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Showing posts from 2012

Improving BDB JE Storage for Voldemort

I am writing this blogpost, mainly to share my experiences with improving the BDB storage engine for use in Voldemort and also throw light on how this relates our VaaS goal. As you drill into the details, I hope you get a clear idea of the efforts that have gone into making BDB JE work. I have tried to include pointers whenever possible. Note : All of this is written in the context of SSDs. Hence, you will often find me ignoring IOPS completely, focusing on memory. BDB GC Tuning on SSD  The post on engineering blog delves to great details about GC issues we faced, when migrating to SSDs. The article mentions the pushing data off the heap, to play nicely with GC.  This is done by setting EVICT_LN cache mode for online traffic and EVICT_BIN cache mode for cursors.  However, to achieve this, we need a higher version of JE > 4.0.117 . We first evaluated BDB 5, which requires a non backwards compatible data conversion to be done on existing data. But we hit issues in the

Memory allocation speed check

Traditionally, in high performance systems, repeatedly allocating and deallocating memory has been found to be costly. (i.e a malloc vs free cycle). Hence, people resorted to building their own memory pool on top of the OS, dealing with fragmentation/free list maintenance etc. One of the popular techniques to doing this being Slab allocators . This post is about doing a reality check about the cost of explicitly doing an alloc() and free() cycle, given that most popular OS es, specifically Linux gotten better at memory allocation recently. Along the way, I will also compare the JVM memory allocations (which should be faster since we pay a premium for the freeing of memory via garbage collection). So, all set here we go.  The following is a comparison of native c allocations, java jvm based allocation, java direct buffer allocation. For each of them we measure the following. Allocation/free rate (rate/s): This gives you an upper bound on the single threaded throughput of your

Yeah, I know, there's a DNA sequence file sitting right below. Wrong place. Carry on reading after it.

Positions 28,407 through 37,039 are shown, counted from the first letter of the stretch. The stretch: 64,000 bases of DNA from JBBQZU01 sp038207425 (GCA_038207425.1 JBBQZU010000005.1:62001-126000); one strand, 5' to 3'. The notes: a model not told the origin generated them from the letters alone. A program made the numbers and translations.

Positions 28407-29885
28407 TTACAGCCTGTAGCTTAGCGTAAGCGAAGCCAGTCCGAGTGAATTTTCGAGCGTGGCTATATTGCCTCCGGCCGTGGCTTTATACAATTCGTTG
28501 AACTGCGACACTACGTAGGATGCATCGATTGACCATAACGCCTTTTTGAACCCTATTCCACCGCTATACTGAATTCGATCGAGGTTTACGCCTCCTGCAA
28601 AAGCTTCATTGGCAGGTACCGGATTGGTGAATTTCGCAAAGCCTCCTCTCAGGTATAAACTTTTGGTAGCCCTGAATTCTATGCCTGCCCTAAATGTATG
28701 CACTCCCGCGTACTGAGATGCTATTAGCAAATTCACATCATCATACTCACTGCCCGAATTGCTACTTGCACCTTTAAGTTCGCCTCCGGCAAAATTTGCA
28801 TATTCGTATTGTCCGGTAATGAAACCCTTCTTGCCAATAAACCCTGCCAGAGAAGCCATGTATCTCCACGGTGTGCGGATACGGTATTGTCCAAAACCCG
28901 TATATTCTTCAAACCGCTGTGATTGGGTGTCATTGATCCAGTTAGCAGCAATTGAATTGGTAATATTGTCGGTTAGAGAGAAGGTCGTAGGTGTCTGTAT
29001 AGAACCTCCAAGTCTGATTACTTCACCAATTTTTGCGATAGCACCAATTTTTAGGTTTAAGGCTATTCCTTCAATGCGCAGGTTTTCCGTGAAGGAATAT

C - Ritchie & Kernighan - Part 3

Chapter 7-Input and Output   'prog <infile' causes prog to read characters from infile instead. 'otherprog | prog' runs the two programs otherprog and prog, and pipes the standard output of otherprog into the standard input for prog. 'prog >outfile' will write the standard output to outfile instead of stdout. These can be used when using getchar & putchar Each conversion specification begins with a % and ends with a conversion character. Between the % and the conversion character there may be, in order: A minus sign, which specifies left adjustment of the converted argument. A number that specifies the minimum field width. The converted argument will be printed in a field at least this wide. If necessary it will be padded on the left (or right, if left adjustment is called for) to make up the field width. A period, which separates the field width from the precision. A number, the precision, that specifies the maximu

C - Ritchie & Kernighan Part 2

Chapter 3-Control Flow the else part of an if-else is optional,there is an ambiguity when an else if omitted from a nested if sequence. This is resolved by associating the else with the closest previous else-less if The case labeled default is executed if none of the other cases are satisfied. A default is optional; if it isn't there and if none of the cases match, no action at all takes place. Cases and the default clause can occur in any order. Because cases serve just as labels, after the code for one case is done, execution falls through to the next unless you take explicit action to escape. The standard library provides a more elaborate function strtol for conversion of strings to long integers A pair of expressions separated by a comma is evaluated left to right, and the type and value of the result are the type and value of the right operand. A%B = A when A<B The continue statement applies only to loops, not to switch. A continue